Friday, February 26, 2016
I only had to leave 2 weeks and I fully trusted Katie with my students, as she has a music degree and seems very organized as well as receptive to my teaching style. I do know that others have to write plans for their entire leave but hopefully this post can at least help you get started with a few tips!
-Write them early! I had to finish writing plans the week after Henry was born because I wasn't finished. I had one week done, thank goodness, but still had to write the 2nd week. Everyone had been telling me to get them done but I didn't think Henry would decide to come at 38 weeks and thought I had plenty of time!
-Make your plans as similar to the way you teach as possible while still leaving room for your sub to make them their own. This can help ease the transition for students. I was also able to use a combination of the plans I left for Katie my first week back to see where kids were and then I didn't have to worry as much about finding time at home to plan for my 1st week back- I just had to adjust what I had already written. This made my first week back in my classroom much less stressful.
-Give time limits for each activity as a guide, but also make it clear that timing is flexible. Especially the first week, when Katie was introducing herself, outlining her expectations, etc. I aired on the side of over-planning and figured whatever she didn't get to in the first 2 weeks she could use later!
-Link all needed files directly to the plans document. Because I was leaving Katie my school computer I was able to link SMARTboard games, youtube videos of dances, etc. directly into my plans so she didn't have to go searching through my computer (though I did leave an explanation of how to navigate my folders as well).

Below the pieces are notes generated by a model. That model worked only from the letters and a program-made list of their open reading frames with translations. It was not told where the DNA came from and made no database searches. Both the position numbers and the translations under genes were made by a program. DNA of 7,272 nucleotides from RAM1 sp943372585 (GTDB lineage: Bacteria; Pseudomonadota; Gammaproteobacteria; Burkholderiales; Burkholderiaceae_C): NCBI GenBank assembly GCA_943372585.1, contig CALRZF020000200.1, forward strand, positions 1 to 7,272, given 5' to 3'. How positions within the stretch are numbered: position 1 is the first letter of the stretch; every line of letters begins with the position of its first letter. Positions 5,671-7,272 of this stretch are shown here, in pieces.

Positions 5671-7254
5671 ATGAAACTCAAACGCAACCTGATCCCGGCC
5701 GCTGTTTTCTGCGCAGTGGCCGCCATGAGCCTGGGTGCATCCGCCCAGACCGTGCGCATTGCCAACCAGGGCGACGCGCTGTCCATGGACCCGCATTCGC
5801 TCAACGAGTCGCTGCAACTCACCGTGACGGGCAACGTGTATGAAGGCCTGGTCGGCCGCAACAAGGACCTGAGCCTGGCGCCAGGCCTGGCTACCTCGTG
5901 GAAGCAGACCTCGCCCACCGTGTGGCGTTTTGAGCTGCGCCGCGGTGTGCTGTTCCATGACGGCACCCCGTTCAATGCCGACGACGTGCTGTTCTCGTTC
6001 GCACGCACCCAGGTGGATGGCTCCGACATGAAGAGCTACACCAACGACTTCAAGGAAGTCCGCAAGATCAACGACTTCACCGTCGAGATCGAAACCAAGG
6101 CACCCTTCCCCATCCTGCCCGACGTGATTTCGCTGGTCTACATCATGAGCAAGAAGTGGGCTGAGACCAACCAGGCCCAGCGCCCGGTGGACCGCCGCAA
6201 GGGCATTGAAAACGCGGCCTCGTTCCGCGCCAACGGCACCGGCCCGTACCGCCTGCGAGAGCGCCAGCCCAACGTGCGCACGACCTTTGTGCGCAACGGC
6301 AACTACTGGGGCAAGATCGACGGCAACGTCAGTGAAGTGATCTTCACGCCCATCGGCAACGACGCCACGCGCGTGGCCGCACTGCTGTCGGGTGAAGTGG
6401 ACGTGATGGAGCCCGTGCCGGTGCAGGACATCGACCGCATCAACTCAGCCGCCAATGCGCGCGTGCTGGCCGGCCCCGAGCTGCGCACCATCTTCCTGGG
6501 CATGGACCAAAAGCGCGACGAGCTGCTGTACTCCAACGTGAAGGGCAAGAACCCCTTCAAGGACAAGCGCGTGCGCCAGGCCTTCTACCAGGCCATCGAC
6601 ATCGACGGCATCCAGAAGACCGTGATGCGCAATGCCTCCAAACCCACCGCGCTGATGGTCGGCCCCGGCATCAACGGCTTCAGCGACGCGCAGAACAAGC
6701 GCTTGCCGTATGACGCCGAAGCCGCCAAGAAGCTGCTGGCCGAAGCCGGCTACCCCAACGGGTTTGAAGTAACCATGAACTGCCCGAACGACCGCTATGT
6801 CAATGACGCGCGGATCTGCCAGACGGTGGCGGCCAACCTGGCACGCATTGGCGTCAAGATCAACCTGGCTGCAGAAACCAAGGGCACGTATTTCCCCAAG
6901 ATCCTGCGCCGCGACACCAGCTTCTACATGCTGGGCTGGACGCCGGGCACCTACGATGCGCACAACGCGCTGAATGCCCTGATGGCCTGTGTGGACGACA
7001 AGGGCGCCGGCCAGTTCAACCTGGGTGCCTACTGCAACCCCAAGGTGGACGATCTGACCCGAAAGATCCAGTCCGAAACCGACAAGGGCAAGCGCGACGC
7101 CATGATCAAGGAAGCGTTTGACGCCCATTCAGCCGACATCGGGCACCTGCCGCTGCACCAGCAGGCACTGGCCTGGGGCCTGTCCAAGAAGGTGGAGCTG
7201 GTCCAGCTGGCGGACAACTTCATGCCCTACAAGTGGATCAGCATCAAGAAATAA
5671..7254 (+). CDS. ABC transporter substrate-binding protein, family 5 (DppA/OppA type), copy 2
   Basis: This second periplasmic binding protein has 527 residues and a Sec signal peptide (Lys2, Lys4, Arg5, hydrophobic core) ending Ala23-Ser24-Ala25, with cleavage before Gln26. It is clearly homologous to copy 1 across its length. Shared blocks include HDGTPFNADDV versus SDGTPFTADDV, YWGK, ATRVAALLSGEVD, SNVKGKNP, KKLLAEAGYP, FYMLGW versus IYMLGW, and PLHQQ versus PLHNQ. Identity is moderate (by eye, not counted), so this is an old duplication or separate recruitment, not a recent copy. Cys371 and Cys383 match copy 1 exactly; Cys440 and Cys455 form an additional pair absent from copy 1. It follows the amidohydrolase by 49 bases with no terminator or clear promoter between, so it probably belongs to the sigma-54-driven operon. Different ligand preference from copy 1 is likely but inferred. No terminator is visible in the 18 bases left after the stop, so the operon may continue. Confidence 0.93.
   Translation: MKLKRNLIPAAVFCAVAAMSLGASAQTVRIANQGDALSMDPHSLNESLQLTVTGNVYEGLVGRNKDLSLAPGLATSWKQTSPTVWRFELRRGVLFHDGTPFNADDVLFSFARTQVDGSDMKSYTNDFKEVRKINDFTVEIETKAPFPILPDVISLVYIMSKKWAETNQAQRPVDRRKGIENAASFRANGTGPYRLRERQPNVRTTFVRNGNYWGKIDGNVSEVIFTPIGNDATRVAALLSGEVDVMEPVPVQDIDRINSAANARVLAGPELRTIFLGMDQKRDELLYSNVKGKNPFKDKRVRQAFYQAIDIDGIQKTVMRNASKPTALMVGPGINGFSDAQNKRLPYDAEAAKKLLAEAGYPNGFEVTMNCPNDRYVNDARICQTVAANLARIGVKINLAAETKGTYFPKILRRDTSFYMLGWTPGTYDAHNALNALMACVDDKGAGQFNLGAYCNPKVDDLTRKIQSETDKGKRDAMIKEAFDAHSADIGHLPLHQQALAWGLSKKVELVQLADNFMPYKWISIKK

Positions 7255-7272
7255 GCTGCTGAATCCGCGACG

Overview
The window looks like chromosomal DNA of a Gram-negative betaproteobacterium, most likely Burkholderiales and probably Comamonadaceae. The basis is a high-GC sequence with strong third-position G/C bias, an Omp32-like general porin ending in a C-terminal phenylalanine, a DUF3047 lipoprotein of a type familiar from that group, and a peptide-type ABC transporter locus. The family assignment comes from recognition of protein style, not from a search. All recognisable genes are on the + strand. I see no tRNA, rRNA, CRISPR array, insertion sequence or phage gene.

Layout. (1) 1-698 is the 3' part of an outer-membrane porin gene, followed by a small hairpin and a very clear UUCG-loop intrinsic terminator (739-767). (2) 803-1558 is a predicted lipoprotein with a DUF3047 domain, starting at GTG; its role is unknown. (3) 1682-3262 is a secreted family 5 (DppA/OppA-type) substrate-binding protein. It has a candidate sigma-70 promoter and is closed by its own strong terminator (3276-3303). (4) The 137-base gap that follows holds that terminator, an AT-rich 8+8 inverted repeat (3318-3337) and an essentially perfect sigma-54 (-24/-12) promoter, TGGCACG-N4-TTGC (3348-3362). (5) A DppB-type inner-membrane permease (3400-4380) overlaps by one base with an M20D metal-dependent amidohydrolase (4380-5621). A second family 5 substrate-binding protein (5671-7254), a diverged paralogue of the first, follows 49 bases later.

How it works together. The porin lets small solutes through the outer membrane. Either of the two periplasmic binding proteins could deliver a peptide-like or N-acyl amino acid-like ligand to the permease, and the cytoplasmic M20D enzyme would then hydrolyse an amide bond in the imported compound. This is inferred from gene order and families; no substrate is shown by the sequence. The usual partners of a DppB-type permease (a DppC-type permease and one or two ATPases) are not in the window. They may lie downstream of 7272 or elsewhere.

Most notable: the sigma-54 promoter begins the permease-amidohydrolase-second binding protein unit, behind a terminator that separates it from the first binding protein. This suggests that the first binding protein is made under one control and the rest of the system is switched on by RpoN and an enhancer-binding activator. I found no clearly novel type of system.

-Be very clear about what students know and what they need to know so that your sequence and year plan can stay as close to on track as possible. I made sure to always mention what we were calling rhythm patterns and unknown solfa in every place possible in the plans as a reminder.
-Leave a lot of easy review games to get the sub started. This way students can get used to the sub, but the sub can get a feel for what my students knew and how successful they would be with each concept at the same time. SMARTboard games or matching games (like Stacks Of Love or Do You Wanna Build A Snowman from my TPT Store) are a great way for the substitute to informally assess the students. Some concepts had just been presented a week or two before I left because baby boy came early so the review games gave her an opportunity to see what aspects of these concepts really needed to be worked on. They can branch off as they learn more about your students and use their own musical background to help. I am hoping to learn a few new songs when I return.
-Leave information on where things are located directly in the plans so your substitute doesn't have to search all over the room!
-Give access to all your favorite lesson planning materials. I made sure that all my favorite books- like 150 American Folk Songs, American Methodology, my Susan Brumfield and Jill Trinka books, Game Plan and more- were all at school so Katie could use them as needed.
One final tip with your plans- be okay with letting go. It is hard for a lot of us music teachers to let go of our classes and be gone for 2 months- worrying about the pacing of the curriculum, etc. While I was in contact with Katie my whole leave, I also had to just let her teach (and she did great)!
She was able to focus on what she is really good at teaching, like instruments of the orchestra, rhythms, and vocab and my students did not suffer one bit from her different teaching style. My students had so much fun with her and are always really excited when she is subbing in the building for another teacher! If nothing else, you want students to LOVE music so that when you come back they are still excited about learning to read, write, play and move- and finding JOY in it all!
I hope these tips help!